November is National Diabetes Awareness Month. In the United States, more than 100 million people are living with diabetes or prediabetes; that’s nearly 1 out of every 11 people with diabetes, with 1 out of 4 unaware they have the condition. Awareness of the disease cannot only prevent future cases for those at risk, but also help raise funds to develop new treatments for those living with diabetes.

There are different types of diabetes. Type 1 diabetes presents with the body not making insulin, and those diagnosed must take insulin injections every day. Only 5% of those diagnosed with diabetes have type 1, and there is no known method to cure or prevent type 1 diabetes. With type 2 diabetes, one’s body doesn’t use insulin well and is unable to keep blood sugar at normal levels. Type 2 diabetes has a number of risk factors:

  • Being overweight;
  • Being 45 years or older;
  • Having parents or a sibling diagnosed with type 2 diabetes,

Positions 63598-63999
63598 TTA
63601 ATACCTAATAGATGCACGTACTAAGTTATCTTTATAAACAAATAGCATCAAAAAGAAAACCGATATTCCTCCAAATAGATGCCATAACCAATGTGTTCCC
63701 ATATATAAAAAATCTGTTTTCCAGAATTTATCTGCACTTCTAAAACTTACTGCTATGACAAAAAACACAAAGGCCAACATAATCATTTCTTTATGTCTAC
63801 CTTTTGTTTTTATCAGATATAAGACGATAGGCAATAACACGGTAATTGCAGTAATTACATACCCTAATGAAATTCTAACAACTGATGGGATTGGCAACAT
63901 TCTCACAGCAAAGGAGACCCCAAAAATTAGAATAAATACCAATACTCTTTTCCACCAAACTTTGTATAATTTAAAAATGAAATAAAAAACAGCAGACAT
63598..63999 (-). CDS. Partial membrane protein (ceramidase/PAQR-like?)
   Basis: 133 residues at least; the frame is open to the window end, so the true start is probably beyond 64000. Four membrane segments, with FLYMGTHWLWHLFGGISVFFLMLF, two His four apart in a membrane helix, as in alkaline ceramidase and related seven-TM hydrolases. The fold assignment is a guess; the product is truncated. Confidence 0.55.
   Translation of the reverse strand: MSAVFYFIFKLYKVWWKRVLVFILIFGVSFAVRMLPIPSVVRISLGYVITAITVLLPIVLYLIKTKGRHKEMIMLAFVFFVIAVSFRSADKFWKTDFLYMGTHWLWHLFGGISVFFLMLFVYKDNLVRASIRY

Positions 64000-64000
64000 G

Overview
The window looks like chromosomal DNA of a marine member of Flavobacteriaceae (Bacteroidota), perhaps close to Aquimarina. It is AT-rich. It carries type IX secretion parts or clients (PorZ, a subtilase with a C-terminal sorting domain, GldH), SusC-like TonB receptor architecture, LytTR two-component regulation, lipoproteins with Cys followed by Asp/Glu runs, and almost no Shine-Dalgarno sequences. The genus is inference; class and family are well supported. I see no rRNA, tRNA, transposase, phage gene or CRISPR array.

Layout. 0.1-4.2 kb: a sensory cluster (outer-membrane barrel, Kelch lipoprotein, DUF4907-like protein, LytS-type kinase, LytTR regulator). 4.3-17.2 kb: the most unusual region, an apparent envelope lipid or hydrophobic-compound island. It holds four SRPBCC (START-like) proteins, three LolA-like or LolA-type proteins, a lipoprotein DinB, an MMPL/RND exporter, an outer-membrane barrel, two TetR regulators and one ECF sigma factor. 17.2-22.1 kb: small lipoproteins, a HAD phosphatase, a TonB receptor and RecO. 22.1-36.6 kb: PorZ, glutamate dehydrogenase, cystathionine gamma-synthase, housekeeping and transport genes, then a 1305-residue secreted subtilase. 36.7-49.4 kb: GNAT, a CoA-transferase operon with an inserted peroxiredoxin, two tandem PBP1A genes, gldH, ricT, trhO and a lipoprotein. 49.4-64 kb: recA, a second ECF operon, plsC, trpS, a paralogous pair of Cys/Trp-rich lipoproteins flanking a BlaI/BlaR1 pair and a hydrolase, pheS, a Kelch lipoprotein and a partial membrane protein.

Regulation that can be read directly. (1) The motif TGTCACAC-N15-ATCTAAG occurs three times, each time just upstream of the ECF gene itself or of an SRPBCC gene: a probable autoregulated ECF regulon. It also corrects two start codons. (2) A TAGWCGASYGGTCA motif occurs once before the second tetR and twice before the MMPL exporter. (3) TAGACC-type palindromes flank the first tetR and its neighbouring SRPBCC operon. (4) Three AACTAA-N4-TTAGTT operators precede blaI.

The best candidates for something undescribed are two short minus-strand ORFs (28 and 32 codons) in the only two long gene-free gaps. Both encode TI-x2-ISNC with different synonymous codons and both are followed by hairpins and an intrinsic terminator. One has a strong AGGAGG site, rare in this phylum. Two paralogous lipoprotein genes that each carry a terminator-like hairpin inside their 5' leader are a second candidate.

• Being physically active less than three times per week.

Race and ethnicity also can affect one’s risk. African Americans, Hispanic/Latino Americans, American Indians, Pacific Islanders, and some Asian Americans are at particularly high risk for type 2 diabetes. Preventing type 2 diabetes can be as easy as eating healthy

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With approximately 29 million Americans affected by diabetes, or 9.3 percent of the U.S. population, the costs associated with the disease are a growing problem. As of 2012, the total healthcare costs for diagnosed diabetes in the U.S. is roughly $245 billion, an increase of 41 percent since 2007, and according to the American Diabetes Association, a person with diabetes spends on average $13,700 per year on care.

National Diabetes Month, held every November, is a time of year to raise awareness about diabetes prevention and treatment, and also to discuss how high care costs can undermine efforts to manage diabetes. That’s why we’re co-hosting a webinar with Consumer Reports Best Buy Drugs on “Lowering Costs for Type 2 Diabetes Care.”

Detecting it early on is both lifesaving as well as money-saving. If you suspect you might have diabetes (read about symptoms here), schedule an appointment with your doctor right away and get tested.  If it turns out you do have diabetes, talk with your doctor

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